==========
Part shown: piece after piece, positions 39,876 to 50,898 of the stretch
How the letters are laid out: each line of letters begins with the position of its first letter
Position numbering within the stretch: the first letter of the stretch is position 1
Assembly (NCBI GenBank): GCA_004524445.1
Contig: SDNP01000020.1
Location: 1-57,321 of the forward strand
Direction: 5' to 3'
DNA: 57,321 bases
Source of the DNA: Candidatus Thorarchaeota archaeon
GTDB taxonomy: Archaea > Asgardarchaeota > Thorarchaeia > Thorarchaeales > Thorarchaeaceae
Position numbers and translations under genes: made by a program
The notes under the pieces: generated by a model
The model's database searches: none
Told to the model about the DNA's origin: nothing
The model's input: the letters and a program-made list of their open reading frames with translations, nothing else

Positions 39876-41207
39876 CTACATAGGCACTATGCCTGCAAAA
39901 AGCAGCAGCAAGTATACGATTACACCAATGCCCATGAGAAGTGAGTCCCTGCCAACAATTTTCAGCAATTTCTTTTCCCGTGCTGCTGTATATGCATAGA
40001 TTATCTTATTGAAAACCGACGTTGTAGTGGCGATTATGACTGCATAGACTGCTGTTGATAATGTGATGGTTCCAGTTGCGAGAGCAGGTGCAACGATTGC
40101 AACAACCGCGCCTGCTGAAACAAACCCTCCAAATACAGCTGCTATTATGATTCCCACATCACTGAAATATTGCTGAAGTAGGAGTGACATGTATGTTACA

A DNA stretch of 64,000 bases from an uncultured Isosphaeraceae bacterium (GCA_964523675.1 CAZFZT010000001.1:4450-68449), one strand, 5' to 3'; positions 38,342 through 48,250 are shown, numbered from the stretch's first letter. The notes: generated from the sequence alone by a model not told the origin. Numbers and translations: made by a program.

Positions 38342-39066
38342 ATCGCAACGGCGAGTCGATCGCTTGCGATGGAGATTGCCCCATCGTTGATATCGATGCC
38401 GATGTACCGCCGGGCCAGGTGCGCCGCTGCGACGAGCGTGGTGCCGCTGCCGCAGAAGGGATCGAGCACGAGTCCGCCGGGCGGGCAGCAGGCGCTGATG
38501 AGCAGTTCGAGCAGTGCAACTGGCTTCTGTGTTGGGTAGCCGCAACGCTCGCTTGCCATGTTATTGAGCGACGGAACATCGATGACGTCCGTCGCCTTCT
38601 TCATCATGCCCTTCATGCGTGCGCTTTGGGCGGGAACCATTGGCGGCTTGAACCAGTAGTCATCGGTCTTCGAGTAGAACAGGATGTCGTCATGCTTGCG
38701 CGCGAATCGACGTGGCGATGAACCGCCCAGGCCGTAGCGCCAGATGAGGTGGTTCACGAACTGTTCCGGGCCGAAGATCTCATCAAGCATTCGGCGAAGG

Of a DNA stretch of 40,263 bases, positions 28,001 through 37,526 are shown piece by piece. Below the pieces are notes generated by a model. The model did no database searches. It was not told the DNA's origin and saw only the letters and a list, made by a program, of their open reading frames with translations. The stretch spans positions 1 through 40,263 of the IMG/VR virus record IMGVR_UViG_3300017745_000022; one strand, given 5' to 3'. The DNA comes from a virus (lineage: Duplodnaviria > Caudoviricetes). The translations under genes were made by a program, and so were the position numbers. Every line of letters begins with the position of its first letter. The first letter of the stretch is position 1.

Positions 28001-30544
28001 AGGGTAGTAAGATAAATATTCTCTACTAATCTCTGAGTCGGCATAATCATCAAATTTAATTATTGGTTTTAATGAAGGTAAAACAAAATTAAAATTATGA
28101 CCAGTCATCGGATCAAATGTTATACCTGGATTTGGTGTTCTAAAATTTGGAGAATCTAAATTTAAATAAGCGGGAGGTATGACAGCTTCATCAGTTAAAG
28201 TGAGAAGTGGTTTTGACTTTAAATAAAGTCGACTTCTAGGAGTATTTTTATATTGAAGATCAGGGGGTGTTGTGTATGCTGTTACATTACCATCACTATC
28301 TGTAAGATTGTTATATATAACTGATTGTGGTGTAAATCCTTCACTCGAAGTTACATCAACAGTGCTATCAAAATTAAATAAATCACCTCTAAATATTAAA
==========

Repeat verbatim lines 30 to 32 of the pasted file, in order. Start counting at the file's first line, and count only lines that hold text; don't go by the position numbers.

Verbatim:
28001 AGGGTAGTAAGATAAATATTCTCTACTAATCTCTGAGTCGGCATAATCATCAAATTTAATTATTGGTTTTAATGAAGGTAAAACAAAATTAAAATTATGA
28101 CCAGTCATCGGATCAAATGTTATACCTGGATTTGGTGTTCTAAAATTTGGAGAATCTAAATTTAAATAAGCGGGAGGTATGACAGCTTCATCAGTTAAAG
28201 TGAGAAGTGGTTTTGACTTTAAATAAAGTCGACTTCTAGGAGTATTTTTATATTGAAGATCAGGGGGTGTTGTGTATGCTGTTACATTACCATCACTATC